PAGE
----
1. Skip to content
  2. Skip to main menu
  3. Skip to more DW sites
Spanien Protesten in Barcelona für die Freilassung der katalanischen Politiker
Image: Getty Images/AFP/J. Lago

Pro-independence Catalans rally for jailed leaders

November 11, 2017

Thousands of Catalan separatists have protested in Barcelona for the release of regional leaders jailed by Madrid. Catalonia remains divided over independence — even Playmobil toys are being drawn into the struggle.


Thousands of Catalan independence supporters took to the streets of Barcelona again on Saturday, this time to demand that the government in Madrid release jailed regional leaders.

The protesters were wearing yellow ribbons on their lapels and holding photos of the imprisoned leaders.

Barcelona's municipal police put the turnout of the march at some 750,000 people.

"Look at all the people here," said Pep Morales, a protester. "The independence movement is still going strong."

The Spanish government detained eight members of Catalonia's now-dissolved parliament, as well as two leaders of pro-independence civil organizations, for their roles in an unconstitutional declaration of independence on October 27.

Their arrests came after Madrid enacted a constitutional article to suspend the wealthy region's autonomy and take direct control, dissolving the Catalan parliament and scheduling new elections for December 21.

Read more: Catalan independence - what you need to know

Carme Forcadell, the speaker of Catalonia's sacked parliament, was released from prison on Friday after her €150,000 ($175,000) bail was posted. Five other members of Catalonia's former parliament were granted bail Thursday after they testified before Spain's Supreme Court on charges of rebellion, sedition and misappropriation of public funds.

Catalonia's ex-leader Carles Puigdemont is currently in  self-imposed exile in Belgium, awaiting a hearing on his possible extradition.

Saturday's protests came days after a general strike called by a pro-secession union blocked roads and public transport in the northeastern region of Spain. 

Read more: Catalonia: 'Rajoy will not make concessions to anyone'


Spanien Protesten in Barcelona für die Freilassung der katalanischen Politiker
Barcelona rally participants holding placards reading 'freedom for political prisoners'Image: Reuters/J. Barbancho

'Common noise'

Saturday's protest rally has been organized by two pro-independence groups, ANC and Omnium, whose leaders are also in custody.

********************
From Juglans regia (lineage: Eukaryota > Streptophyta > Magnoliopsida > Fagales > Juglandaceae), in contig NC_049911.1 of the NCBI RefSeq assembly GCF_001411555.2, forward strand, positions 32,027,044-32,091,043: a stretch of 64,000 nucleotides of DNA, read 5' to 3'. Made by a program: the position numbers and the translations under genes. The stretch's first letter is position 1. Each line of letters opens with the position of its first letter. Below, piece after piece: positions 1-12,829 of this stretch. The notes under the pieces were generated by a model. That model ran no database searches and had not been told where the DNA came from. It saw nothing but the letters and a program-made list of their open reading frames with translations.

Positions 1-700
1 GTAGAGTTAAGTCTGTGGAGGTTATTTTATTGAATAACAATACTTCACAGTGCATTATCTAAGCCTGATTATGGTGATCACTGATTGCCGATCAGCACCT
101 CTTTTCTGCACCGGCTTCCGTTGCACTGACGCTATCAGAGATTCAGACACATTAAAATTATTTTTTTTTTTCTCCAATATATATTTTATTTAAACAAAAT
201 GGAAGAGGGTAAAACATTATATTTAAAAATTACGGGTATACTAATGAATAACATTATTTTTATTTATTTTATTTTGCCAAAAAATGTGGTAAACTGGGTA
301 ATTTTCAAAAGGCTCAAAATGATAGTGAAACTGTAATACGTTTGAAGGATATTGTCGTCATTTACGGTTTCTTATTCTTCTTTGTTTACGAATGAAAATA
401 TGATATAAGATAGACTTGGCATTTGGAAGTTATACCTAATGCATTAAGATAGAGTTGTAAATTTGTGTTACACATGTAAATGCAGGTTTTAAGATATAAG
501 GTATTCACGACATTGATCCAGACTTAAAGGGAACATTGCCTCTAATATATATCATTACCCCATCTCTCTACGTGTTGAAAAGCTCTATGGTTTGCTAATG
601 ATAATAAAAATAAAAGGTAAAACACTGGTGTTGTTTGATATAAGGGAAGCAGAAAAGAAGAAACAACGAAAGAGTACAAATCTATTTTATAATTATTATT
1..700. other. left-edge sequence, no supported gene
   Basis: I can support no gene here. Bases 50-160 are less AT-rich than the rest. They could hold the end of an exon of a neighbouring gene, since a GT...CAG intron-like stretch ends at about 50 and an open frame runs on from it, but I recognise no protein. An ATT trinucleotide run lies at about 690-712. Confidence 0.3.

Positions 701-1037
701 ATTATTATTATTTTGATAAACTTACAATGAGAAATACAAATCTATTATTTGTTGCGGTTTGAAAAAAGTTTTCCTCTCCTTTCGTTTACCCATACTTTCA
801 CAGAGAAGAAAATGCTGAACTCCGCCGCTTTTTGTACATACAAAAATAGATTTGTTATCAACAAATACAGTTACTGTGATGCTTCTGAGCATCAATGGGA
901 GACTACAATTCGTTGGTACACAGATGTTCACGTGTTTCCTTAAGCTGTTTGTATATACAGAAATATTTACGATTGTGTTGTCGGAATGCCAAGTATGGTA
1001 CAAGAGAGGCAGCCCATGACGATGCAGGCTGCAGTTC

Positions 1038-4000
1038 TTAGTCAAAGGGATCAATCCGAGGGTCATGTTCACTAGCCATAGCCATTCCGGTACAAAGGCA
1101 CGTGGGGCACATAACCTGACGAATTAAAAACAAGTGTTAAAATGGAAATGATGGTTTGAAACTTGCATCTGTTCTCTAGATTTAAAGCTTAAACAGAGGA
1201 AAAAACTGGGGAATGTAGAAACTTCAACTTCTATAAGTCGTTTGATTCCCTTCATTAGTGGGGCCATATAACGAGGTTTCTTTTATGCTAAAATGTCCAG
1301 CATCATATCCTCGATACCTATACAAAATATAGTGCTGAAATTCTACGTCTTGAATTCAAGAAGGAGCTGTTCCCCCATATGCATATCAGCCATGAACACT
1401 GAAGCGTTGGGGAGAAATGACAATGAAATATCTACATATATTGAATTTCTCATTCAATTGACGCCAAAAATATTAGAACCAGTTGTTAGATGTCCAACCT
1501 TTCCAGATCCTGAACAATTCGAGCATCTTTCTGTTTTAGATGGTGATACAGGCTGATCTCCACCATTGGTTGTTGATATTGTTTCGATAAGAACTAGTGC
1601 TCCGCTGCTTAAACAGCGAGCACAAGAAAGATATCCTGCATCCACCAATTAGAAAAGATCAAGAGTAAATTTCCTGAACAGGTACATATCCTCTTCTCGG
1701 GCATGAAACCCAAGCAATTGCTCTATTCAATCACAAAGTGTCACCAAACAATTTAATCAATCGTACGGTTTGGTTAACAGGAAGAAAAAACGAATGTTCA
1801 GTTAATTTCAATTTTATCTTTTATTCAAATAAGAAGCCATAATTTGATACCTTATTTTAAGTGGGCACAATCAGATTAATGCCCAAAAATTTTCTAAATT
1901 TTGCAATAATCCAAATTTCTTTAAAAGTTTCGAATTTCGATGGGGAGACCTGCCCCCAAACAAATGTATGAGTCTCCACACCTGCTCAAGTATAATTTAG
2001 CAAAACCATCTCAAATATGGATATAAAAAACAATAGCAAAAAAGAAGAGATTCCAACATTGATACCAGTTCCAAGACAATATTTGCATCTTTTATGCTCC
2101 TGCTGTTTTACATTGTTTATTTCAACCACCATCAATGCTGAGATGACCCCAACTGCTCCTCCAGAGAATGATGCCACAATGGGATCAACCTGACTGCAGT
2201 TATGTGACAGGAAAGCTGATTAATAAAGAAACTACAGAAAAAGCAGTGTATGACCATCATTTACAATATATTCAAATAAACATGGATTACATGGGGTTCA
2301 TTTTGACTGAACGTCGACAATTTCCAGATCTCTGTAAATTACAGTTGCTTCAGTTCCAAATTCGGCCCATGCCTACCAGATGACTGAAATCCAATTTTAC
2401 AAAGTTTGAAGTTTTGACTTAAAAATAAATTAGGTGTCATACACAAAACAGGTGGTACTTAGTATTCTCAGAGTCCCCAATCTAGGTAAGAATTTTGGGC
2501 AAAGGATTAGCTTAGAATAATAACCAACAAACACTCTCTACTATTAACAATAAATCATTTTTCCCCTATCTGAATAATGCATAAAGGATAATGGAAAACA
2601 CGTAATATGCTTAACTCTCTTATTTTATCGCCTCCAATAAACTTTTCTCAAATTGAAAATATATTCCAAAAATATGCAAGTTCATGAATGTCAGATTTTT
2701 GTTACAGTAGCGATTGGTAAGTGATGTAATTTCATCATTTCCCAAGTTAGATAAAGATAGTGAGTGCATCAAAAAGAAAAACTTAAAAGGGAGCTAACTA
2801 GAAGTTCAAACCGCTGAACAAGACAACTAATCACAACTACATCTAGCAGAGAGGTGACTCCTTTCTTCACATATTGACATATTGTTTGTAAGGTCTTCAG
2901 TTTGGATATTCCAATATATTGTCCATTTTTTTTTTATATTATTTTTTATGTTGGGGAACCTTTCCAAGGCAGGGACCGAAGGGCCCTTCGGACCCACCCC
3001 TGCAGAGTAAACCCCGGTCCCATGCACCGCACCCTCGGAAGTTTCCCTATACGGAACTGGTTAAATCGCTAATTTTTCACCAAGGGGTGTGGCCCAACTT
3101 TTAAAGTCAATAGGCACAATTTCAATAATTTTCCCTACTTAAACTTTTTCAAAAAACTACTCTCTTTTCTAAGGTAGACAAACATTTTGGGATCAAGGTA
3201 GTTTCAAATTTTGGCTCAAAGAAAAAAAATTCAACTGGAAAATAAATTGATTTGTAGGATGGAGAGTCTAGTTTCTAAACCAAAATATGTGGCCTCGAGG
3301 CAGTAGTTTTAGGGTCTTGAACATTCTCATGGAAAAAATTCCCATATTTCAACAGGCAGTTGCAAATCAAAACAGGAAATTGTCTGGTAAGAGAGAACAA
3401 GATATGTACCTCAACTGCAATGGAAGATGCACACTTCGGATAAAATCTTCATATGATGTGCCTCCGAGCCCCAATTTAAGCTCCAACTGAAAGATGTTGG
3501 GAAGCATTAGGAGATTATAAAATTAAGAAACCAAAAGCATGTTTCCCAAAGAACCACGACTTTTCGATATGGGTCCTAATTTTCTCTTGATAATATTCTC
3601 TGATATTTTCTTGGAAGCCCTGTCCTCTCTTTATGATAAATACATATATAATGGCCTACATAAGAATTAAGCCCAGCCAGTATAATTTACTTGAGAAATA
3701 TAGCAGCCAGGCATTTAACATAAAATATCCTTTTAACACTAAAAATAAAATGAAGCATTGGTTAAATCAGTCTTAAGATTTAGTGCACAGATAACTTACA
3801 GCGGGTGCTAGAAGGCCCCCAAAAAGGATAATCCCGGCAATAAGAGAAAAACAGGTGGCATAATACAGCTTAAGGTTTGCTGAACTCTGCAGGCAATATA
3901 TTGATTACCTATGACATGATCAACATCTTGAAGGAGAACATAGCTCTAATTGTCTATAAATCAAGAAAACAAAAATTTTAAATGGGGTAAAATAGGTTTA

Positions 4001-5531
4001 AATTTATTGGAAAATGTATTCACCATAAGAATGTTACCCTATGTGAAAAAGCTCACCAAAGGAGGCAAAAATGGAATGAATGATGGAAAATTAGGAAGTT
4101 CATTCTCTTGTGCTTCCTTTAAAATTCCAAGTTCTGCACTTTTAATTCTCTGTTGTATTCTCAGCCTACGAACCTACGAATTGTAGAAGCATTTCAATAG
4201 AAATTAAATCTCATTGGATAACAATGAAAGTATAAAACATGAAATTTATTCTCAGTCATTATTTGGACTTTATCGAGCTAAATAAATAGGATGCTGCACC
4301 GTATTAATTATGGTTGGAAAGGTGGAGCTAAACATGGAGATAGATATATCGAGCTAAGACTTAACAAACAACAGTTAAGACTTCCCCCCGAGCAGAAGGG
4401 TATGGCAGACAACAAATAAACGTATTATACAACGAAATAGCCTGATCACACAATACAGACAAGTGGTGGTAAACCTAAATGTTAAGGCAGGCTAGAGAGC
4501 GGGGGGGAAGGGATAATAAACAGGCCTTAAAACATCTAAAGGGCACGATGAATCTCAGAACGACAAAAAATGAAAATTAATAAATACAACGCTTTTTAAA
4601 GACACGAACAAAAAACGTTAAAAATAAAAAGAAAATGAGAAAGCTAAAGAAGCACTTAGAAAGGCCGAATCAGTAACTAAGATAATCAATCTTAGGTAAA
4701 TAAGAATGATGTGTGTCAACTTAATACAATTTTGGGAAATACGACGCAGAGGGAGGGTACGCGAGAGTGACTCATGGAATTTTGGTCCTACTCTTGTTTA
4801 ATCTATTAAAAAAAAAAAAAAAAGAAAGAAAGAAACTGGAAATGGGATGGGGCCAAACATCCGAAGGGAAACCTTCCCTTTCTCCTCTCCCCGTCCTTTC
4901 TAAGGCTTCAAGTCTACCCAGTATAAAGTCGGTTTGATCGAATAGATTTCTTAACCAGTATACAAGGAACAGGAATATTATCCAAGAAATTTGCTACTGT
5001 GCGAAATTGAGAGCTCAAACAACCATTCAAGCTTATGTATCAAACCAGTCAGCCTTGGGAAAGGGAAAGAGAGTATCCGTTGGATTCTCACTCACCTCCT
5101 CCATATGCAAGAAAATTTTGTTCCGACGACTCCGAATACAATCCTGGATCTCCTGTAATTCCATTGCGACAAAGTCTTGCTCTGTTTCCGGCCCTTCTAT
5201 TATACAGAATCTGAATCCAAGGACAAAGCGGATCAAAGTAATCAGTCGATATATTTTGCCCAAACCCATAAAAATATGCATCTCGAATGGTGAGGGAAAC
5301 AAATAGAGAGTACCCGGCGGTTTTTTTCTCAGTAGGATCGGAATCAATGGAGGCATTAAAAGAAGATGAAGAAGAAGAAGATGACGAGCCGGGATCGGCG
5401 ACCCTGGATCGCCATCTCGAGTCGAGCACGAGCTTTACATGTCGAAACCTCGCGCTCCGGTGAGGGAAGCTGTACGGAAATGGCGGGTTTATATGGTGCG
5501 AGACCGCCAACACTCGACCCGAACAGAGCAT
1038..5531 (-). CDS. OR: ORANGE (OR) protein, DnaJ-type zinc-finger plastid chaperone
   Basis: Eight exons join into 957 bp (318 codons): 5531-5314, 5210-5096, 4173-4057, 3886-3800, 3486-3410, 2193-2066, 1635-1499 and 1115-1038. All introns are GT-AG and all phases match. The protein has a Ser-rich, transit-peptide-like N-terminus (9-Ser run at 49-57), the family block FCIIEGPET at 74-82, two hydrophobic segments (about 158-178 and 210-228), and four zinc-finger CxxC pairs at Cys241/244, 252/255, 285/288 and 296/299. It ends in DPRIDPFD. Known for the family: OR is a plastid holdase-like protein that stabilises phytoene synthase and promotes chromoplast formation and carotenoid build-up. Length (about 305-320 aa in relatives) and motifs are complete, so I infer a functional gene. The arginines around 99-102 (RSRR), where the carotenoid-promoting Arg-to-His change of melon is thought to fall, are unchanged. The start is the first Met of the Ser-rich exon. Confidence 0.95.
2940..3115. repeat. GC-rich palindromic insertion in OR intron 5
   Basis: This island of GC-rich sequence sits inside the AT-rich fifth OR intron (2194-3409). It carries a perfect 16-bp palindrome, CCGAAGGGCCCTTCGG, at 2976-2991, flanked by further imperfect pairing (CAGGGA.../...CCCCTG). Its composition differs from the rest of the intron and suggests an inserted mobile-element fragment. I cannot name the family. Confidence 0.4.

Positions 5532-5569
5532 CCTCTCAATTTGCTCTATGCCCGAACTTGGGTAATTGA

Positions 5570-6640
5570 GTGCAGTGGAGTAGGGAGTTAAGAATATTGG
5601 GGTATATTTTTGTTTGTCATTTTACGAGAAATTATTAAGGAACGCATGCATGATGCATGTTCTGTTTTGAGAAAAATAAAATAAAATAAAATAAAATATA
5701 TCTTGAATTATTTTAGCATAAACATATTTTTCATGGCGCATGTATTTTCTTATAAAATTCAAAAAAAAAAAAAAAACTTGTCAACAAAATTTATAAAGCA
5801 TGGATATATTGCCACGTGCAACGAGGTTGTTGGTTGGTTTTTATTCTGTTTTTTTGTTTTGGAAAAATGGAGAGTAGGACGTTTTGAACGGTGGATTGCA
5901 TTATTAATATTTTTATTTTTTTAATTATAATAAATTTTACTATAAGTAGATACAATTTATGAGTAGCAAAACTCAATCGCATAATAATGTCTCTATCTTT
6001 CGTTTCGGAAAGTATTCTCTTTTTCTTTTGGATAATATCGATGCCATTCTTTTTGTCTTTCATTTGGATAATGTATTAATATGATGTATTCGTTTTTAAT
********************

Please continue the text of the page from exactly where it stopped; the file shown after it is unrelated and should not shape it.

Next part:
Puigdemont called on the Catalans to create "common noise" during Saturday's protest.

"Although some of us are far away from you and others are in prison, we have an opportunity to express loudly and clearly that we want freedom and democracy," the ex-leader told Catalan television from his current location in the Belgium capital.

"We also want all those in prison or abroad to return," he added.

"Your light reaches us in Brussels and illuminates the path we must keep following," Puigdemont tweeted during the protest.

Puigdemont said he had traveled to Brussels to lobby European officials in favor of Catalonia's independence. But the European Union has not supported the Catalan cause, in part for fear it could embolden separatist movements in other member states.

Protest in miniature

Barcelona was not the only city in Catalonia where protesters could be found on Saturday — though those outside the capital were often smaller. In the city of Amposta, some 100 kilometers (62 miles) south of Barcelona, scenes at a three-day-long expo dedicated to the German toy Playmobil also showed off pro-independence sentiment.

Some vignettes had the plastic people holding signs identical to those of their bigger Barcelona counterparts calling for "political prisoners" to be freed.

In a reflection of the current deep divisions within Spain over Catalan independence, some Twitter users expressed disgust at the politicized toys and asked how far this craziness would go.

Since a contested independence referendum on October 1, several national unity rallies have also been held in the region. Catalonia's 7.5 million inhabitants remain starkly at odds over its independence bid. 

shs/kl (AFP, AP)

Skip next section Explore more
Skip next section DW's Top Story

DW's Top Story

UN Security Council meeting at UN headquarters in New York

Ukraine updates: Russia takes UN Security Council presidency

Skip next section More stories from DW
Go to homepage